The copy I had included these and all the illustrations, which are a great part of the whole thing. Included at the end, was a picture by Hogarth of ‘no-body’ a man all head an no body, clutching tools and booze. Here it is…

As for my peregrination - four of us traveled to the small town of Crediton, birthplace of St Boniface where we stayed with one of our friend’s parents. On that first day we had a few gentle pints and explored the town. Crediton had been Devon’s chief town before Exeter overcame it and so contains an 800 year old cathedral that was later de-cathedral-ised. A big, musty building, it contained the tomb of Sir John de Sully. He was a knight with the most amazing career ever. Dying at the age of 106 in 1387, he had fought at Bannockburn and went into the 100 years war, including Crecy, Poiters and, at the age of 79 still fought alongside the Black Prince in Rheims. 

The next day was the main one. We travelled to Barnstable and from there, traveled to Exeter along the Tarka Line and drank 12 pints from 12 pubs. Our trip also included outside shits, little moments of grumpiness, lots of singing (mainly Pogues), some darts, some pool and all sorts of hi-jinks.

I also turned the event into a poem - and I may slip that poem in this article at some point.

Alas, none of us were Hogarth, but photos were taken and memories had. We also returned to London, tired but (oddly) not hungover, having had a lovely peregrination of our own.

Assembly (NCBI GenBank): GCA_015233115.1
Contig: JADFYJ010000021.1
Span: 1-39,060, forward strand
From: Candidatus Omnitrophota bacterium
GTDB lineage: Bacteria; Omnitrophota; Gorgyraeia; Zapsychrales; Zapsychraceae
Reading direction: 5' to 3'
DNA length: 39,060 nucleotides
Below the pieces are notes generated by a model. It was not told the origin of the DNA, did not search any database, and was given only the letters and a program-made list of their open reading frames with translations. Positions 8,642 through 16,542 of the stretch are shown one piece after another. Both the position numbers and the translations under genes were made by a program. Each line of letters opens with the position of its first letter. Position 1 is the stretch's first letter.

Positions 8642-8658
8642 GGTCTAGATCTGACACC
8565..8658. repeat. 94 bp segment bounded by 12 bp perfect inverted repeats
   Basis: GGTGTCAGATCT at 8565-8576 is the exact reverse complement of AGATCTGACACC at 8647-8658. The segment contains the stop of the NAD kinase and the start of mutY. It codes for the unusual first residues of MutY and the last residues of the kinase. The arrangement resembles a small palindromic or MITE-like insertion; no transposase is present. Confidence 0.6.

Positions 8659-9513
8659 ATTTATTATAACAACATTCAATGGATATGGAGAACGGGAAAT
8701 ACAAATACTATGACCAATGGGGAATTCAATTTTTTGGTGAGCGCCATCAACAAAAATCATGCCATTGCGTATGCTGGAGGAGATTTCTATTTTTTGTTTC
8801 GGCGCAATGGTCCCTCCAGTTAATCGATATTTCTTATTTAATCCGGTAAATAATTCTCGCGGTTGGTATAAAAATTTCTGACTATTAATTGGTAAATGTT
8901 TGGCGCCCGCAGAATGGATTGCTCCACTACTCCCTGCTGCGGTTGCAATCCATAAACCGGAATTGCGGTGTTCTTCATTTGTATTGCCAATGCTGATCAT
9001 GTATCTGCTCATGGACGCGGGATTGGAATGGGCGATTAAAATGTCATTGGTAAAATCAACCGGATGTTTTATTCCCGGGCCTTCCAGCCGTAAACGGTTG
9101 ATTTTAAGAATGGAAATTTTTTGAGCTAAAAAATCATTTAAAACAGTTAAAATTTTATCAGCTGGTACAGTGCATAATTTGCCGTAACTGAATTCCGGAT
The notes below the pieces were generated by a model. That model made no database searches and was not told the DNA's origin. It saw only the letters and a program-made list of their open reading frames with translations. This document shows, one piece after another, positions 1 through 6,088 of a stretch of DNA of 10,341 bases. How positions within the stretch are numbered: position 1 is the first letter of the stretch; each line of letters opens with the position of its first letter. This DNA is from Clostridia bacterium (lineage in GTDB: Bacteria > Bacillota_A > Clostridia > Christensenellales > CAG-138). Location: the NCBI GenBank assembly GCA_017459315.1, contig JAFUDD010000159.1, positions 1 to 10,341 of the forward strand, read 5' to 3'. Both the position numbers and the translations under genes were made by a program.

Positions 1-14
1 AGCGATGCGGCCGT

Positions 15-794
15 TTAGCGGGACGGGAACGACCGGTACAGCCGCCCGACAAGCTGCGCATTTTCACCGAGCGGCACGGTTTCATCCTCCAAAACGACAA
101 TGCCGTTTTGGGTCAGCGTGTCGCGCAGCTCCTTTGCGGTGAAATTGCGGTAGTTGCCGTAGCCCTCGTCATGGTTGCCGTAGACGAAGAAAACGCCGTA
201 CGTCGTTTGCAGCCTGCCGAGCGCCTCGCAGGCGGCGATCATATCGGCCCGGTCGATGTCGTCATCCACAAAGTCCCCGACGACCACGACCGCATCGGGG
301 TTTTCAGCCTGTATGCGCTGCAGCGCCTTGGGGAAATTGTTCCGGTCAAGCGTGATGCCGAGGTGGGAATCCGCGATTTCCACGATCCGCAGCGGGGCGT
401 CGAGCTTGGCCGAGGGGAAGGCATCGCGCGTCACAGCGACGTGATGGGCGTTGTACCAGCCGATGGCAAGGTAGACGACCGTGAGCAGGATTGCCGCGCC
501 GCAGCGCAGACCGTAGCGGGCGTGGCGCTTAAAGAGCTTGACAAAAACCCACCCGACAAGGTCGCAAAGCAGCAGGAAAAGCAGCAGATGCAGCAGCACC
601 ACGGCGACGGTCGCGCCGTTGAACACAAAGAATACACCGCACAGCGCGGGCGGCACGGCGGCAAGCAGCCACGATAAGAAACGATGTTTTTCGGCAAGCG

Wednesday, 6 June 2018

Review: No Surrender by Constance Maud

There was a documentary on the suffragettes on the BBC a few days ago and with it being 100 years from the granting of (limited) women’s suffrage, it seemed appropriate to break out of the eighteenth century a moment and post this. ‘No Surrender’ is one of very few novels written by a participant of the movement.

I was worried at first - the initial chapter is set in a fictional Lancashire town with a group of characters talking in a stagey Lancashire dialogue. I’m not a fan of complaining northerners at the best of times, but the twenty pages of ‘oop gan em on t’mill’ felt interminable. Luckily, the action moves down south.

Although it is a polemical work, it also managed to be comic at times and harrowing at others. I watched the 2015 film ‘Suffragette’ immediately after finishing the book and although ‘No Surrender’ and that film shared a sense of women joining as part of a cause, this book highlighted a sense of joy and playfulness. Constance Maud was chiefly a novelist of farce, and this plays best in scenes where suffragettes sit in a church in suffragette colours and freak out a group of cabinet ministers, or when they crash a posh dinner party.